I Can Eat 50 Eggs: Another Broken Egg Cafe

In honor of Paul Newman and “Cool Hand Luke,” I’ll review 50 days of eggs from 50 different restaurants.
Day 36: Another Broken Egg Cafe
3016 Guadalupe St. 777-4482, www.anotherbrokenegg.com.
Hours: 7 a.m. to 2 p.m. daily
By Mike Sutter | Fed Man Walking | 02.05.12
Ron Green is proud of his baby, the chain of brunch restaurants he started in 1996 in Louisiana. The first one was called the Broken Egg Cafe. Add the word “Another,” and now there are more than 20 across seven states. On the chain’s website, Green says, “We are positioning ourselves to expand and grow our uniqueness.” Duplicating uniqueness is an oxymoron, isn’t it? In November, Austin got the chance to find out for itself.
The space just north of the dirty part of the Drag is next door to the Gordon Ramsay Greek tragedy called El Greco. It’s bright and sharp, with green beadboard wainscoting and concrete floors stained a rich burnt umber to complement the copper tabletops and warm sunrise tones of the walls. It’s tasteful for a place with Louisiana roots, blessedly free of Mardi Gras claptrap and jazz posters.
Another Broken Egg feels more like a fern-bar cafe for ladies who lunch than it does a Denny’s, even if the menu puts you in a Denny’s frame of mind, with “Bacquezo” and “Hey Ricky” omelettes and something called Lafitte’s Tortilla. I expected a sloppy three-egg gimmick when I ordered a Mardi Gras omelette ($10.99) with andouille sausage, crawfish and tomato Hollandaise. So many ways for that to go wrong, starting with crawfish so far away from the bayou, an invitation to chop bits of tail into a smothering sauce. But the Broken Egg hides nothing. The crawfish tails are folded into and throughout the omelette, not just dropped in the middle or ladeled on top. They’re whole and firm, coral-pink and white from the heat.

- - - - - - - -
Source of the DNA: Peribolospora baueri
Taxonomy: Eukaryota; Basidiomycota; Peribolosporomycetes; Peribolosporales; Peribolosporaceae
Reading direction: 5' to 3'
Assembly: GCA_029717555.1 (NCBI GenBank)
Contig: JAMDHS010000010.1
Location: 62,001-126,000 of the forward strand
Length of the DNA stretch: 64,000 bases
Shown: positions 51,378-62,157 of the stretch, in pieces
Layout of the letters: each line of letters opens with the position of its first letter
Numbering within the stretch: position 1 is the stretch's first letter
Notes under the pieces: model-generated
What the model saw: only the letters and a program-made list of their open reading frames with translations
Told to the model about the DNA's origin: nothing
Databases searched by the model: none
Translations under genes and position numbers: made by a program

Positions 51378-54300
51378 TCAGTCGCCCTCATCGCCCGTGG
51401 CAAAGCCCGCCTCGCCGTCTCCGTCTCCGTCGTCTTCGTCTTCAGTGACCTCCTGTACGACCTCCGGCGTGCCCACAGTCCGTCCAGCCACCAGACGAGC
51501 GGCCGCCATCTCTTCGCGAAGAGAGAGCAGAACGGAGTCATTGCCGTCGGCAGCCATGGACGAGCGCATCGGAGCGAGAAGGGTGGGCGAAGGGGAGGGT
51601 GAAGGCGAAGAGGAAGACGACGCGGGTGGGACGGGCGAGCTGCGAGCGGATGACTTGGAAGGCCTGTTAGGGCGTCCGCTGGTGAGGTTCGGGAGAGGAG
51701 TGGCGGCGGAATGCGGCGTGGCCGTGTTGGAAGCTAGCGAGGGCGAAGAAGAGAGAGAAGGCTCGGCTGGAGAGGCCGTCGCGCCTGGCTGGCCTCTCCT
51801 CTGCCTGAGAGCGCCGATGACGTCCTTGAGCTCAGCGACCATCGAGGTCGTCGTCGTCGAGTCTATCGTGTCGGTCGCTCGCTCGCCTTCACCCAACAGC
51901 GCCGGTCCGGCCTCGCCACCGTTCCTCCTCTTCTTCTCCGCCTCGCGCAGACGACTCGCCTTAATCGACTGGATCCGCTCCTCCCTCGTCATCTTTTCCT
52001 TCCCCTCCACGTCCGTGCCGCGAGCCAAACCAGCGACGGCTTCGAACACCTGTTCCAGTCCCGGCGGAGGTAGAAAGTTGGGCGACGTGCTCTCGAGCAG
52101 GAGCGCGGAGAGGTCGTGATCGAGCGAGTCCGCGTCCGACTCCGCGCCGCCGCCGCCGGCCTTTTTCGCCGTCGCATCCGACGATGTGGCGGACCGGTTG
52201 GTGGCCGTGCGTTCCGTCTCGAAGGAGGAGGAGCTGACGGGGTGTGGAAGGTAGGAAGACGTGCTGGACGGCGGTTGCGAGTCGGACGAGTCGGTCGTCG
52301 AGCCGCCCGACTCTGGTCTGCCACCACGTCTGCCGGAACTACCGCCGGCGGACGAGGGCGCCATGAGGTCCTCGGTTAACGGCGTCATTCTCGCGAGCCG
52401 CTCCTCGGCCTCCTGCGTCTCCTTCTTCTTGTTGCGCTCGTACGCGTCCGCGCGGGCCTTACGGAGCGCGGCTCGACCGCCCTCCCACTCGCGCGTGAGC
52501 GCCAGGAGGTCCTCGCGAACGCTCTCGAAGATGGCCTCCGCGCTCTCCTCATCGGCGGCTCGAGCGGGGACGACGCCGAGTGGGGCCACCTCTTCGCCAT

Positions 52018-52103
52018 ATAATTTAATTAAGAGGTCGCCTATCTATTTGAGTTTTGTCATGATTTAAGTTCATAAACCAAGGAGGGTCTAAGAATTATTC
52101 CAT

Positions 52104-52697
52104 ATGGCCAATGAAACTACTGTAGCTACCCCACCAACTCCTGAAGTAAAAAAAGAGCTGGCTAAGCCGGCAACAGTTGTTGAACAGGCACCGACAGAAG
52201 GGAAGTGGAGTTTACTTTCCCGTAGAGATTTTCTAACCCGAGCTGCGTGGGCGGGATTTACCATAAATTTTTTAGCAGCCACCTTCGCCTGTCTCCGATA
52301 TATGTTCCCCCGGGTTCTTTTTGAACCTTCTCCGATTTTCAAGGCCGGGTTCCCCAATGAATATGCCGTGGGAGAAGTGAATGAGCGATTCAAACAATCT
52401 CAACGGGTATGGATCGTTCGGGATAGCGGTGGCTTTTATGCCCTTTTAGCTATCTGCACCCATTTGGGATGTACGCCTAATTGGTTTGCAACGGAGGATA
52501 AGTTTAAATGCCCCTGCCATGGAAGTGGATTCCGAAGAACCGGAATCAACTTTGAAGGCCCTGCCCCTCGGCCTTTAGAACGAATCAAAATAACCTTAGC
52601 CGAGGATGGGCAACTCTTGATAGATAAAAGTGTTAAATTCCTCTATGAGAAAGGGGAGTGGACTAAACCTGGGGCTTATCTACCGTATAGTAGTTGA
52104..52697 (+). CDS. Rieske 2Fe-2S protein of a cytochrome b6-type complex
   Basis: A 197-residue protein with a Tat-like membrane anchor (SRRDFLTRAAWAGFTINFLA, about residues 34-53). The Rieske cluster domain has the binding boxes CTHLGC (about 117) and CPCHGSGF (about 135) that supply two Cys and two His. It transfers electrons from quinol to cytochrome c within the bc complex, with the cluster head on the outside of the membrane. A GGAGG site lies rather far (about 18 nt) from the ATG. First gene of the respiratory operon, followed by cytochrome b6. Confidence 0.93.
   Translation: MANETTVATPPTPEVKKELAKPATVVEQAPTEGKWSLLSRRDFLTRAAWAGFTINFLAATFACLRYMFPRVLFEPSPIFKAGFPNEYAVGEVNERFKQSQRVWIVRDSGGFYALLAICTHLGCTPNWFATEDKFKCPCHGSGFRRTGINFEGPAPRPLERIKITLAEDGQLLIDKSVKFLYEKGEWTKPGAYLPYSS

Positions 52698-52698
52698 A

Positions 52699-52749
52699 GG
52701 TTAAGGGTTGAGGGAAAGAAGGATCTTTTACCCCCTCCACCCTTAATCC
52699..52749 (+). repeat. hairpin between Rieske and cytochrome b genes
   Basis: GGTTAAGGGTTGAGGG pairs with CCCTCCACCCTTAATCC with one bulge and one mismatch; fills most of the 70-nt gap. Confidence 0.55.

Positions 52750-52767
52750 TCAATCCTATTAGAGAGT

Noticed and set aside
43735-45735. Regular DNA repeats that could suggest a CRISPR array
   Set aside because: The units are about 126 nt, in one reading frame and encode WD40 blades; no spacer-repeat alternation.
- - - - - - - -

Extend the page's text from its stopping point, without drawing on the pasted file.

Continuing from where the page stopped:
The sausage is more about spice than fat or gristle, integrated in meaty half-moons throughout the egg. The sauce is applied with restraint, like a precious pan commodity rather than something from a 26-quart saucepot on a back burner. The eggs are just right, aerated without going soft, flavored with just enough tomato, red pepper and scallion to keep it lively.
The result is a plate born in Louisiana that knows how to behave on the road. It’s hardly rustic, with a barely toasted English muffin and standard-issue breakfast potatoes, but neither is it stamped from a mold intended to please everybody, and I appreciate that. One more Louisiana touch to appreciate: a cup of hot, fresh Community Coffee for $2.29.
(Photos by Mike Sutter © Fed Man Walking)
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